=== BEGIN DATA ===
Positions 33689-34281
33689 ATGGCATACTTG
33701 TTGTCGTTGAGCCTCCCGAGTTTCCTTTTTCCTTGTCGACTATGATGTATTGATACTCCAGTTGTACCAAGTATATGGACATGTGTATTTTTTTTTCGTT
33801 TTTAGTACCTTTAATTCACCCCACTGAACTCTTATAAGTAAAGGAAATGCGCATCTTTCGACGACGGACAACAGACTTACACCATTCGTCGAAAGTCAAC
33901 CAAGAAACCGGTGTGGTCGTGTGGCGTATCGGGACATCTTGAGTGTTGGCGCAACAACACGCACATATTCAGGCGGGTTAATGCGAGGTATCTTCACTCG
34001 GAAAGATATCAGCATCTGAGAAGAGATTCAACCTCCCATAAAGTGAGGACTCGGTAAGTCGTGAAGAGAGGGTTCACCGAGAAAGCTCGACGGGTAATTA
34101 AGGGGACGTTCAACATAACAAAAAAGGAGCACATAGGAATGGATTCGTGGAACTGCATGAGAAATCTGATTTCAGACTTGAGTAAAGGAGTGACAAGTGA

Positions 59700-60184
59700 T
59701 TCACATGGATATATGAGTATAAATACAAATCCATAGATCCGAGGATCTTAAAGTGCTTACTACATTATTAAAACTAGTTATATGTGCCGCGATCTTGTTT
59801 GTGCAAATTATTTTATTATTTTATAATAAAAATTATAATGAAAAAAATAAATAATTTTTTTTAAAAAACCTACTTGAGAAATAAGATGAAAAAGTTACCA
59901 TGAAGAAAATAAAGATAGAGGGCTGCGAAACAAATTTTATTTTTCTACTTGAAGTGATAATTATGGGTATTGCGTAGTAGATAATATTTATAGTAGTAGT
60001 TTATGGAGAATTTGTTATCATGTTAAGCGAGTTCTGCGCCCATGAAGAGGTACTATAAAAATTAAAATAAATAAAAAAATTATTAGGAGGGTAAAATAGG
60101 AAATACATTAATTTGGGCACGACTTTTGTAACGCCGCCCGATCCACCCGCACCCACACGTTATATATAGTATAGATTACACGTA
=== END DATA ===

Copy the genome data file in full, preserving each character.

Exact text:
Positions 33689-34281
33689 ATGGCATACTTG
33701 TTGTCGTTGAGCCTCCCGAGTTTCCTTTTTCCTTGTCGACTATGATGTATTGATACTCCAGTTGTACCAAGTATATGGACATGTGTATTTTTTTTTCGTT
33801 TTTAGTACCTTTAATTCACCCCACTGAACTCTTATAAGTAAAGGAAATGCGCATCTTTCGACGACGGACAACAGACTTACACCATTCGTCGAAAGTCAAC
33901 CAAGAAACCGGTGTGGTCGTGTGGCGTATCGGGACATCTTGAGTGTTGGCGCAACAACACGCACATATTCAGGCGGGTTAATGCGAGGTATCTTCACTCG
34001 GAAAGATATCAGCATCTGAGAAGAGATTCAACCTCCCATAAAGTGAGGACTCGGTAAGTCGTGAAGAGAGGGTTCACCGAGAAAGCTCGACGGGTAATTA
34101 AGGGGACGTTCAACATAACAAAAAAGGAGCACATAGGAATGGATTCGTGGAACTGCATGAGAAATCTGATTTCAGACTTGAGTAAAGGAGTGACAAGTGA

Positions 59700-60184
59700 T
59701 TCACATGGATATATGAGTATAAATACAAATCCATAGATCCGAGGATCTTAAAGTGCTTACTACATTATTAAAACTAGTTATATGTGCCGCGATCTTGTTT
59801 GTGCAAATTATTTTATTATTTTATAATAAAAATTATAATGAAAAAAATAAATAATTTTTTTTAAAAAACCTACTTGAGAAATAAGATGAAAAAGTTACCA
59901 TGAAGAAAATAAAGATAGAGGGCTGCGAAACAAATTTTATTTTTCTACTTGAAGTGATAATTATGGGTATTGCGTAGTAGATAATATTTATAGTAGTAGT
60001 TTATGGAGAATTTGTTATCATGTTAAGCGAGTTCTGCGCCCATGAAGAGGTACTATAAAAATTAAAATAAATAAAAAAATTATTAGGAGGGTAAAATAGG
60101 AAATACATTAATTTGGGCACGACTTTTGTAACGCCGCCCGATCCACCCGCACCCACACGTTATATATAGTATAGATTACACGTA